Course Offerings

BETH 315C/415C: Health and Health Care: A Comparative Perspective: Costa Rica and the United States. Course and Community Service in Costa Rica: December 27, 2014-January 4, 2015: Bahia Ballena; January 4-10, 2015: San Jose. Approved for Global and Cultural Diversity Credit, College of Arts and Sciences; Approved for Humanities Credit, School of Engineering

International Bioethics Education Program

Instructors: Nicole Deming, J.D., M.A. (Department of Bioethics) & Kurt Rhoads, Ph.D., P.E. (Department of Civil Engineering)

This 3-credit course gives students the unique opportunity to investigate health care and environmental engineering challenges in Costa Rica. Costa Rica has one of the most comprehensive health care and environmental management systems in the Western hemisphere. Despite a per capita GDP of only $10,000 per person, their citizens enjoy a longer life expectancy than those in the United States. Costa Rica is also a leader in the preservation of rain forests and the development of drinking water infrastructure. However, most Costa Ricans do not have access to sanitation services.

Students will gain firsthand experience of Costa Rican health care through field experiences at a national hospital in the capital city, San Jose; a peripheral treatment clinic in a smaller town; and observation of the work of an integrated basic health care team in a native reserve. In addition, students will participate in a water/wastewater project for a community. Students will collect water quality data, choose a design, and contribute to building a solution to an existing water problem with an emphasis on sustainability.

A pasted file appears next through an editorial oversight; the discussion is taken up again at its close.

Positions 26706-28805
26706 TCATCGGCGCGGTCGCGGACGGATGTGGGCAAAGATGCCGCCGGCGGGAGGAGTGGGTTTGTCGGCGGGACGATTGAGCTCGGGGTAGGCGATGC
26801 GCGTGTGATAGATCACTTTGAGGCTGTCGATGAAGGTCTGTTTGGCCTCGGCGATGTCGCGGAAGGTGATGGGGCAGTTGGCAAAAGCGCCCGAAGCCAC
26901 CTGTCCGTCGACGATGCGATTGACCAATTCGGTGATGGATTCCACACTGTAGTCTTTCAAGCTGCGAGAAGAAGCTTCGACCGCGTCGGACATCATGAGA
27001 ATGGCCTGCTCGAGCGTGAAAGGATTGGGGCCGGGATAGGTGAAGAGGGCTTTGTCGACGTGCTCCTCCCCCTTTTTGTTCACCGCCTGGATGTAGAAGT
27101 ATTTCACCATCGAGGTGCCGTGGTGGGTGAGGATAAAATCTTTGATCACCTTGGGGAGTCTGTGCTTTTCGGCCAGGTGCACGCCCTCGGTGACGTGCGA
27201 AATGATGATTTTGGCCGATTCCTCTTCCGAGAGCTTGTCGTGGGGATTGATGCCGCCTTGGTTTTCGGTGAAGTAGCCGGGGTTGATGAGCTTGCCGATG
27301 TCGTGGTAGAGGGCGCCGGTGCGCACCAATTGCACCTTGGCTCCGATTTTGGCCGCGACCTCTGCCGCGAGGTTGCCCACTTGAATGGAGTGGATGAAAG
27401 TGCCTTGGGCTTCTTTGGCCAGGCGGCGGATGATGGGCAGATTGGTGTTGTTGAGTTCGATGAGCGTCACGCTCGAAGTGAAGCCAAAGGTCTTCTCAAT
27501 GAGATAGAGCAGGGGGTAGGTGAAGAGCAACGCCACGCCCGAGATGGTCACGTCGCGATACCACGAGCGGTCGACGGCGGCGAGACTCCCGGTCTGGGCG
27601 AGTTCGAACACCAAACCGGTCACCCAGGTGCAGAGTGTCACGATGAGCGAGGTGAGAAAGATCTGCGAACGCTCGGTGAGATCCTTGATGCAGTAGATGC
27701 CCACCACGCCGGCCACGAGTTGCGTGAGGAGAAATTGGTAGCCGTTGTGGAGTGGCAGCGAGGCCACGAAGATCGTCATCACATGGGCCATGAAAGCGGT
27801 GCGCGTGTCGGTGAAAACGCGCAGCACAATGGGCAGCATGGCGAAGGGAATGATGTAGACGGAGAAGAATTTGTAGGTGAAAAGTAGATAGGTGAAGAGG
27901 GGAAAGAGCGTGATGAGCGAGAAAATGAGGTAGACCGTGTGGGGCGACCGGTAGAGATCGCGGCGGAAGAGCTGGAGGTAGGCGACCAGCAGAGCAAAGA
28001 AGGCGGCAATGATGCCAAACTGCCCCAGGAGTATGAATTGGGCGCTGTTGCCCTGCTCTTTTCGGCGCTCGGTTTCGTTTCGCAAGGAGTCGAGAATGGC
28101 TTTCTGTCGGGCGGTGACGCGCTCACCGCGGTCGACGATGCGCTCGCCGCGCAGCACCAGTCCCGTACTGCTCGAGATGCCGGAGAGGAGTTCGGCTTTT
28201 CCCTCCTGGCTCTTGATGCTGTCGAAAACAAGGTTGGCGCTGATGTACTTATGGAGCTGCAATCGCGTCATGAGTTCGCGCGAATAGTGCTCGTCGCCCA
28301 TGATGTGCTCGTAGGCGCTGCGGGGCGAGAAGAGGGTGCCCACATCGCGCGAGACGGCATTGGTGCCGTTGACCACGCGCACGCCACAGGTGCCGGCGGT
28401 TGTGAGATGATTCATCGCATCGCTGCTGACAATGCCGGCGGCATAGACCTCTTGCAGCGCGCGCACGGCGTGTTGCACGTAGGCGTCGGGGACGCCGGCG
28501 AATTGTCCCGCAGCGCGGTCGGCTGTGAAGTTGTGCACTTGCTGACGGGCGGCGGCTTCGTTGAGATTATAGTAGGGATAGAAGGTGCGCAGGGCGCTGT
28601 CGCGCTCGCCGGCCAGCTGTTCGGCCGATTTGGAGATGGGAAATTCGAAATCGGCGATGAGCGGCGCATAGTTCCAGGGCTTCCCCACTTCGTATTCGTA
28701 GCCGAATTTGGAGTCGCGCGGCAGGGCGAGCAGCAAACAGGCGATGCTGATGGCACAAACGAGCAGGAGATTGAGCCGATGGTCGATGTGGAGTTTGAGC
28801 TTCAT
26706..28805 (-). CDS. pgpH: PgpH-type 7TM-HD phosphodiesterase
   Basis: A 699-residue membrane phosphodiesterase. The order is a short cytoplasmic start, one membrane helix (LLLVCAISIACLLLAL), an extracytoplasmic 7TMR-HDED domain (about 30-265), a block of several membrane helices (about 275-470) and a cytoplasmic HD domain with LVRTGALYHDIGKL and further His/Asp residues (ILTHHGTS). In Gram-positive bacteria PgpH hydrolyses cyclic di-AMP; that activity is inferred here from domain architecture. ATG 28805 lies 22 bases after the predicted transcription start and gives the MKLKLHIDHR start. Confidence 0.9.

Students will discuss the practical and ethical dilemmas that health and environmental practitioners face in Costa Rica. Specific topics include: health inequalities within and between nations; differing environmental standards; the costs of protecting the environment; the ethics of transplantation, medical research, and end-of-life care; and health care in rural environments and with indigenous populations.

This course is open to undergraduate, graduate, and post-graduate students from any discipline. Prior to the trip, students attend two Saturday classes: the first at Cuyahoga Valley National Park and the second on the CWRU campus. Following the trip, students meet with instructors for an additional class for group presentations, and will be expected to complete an original research essay.

The course will be integrated with community service experiences.


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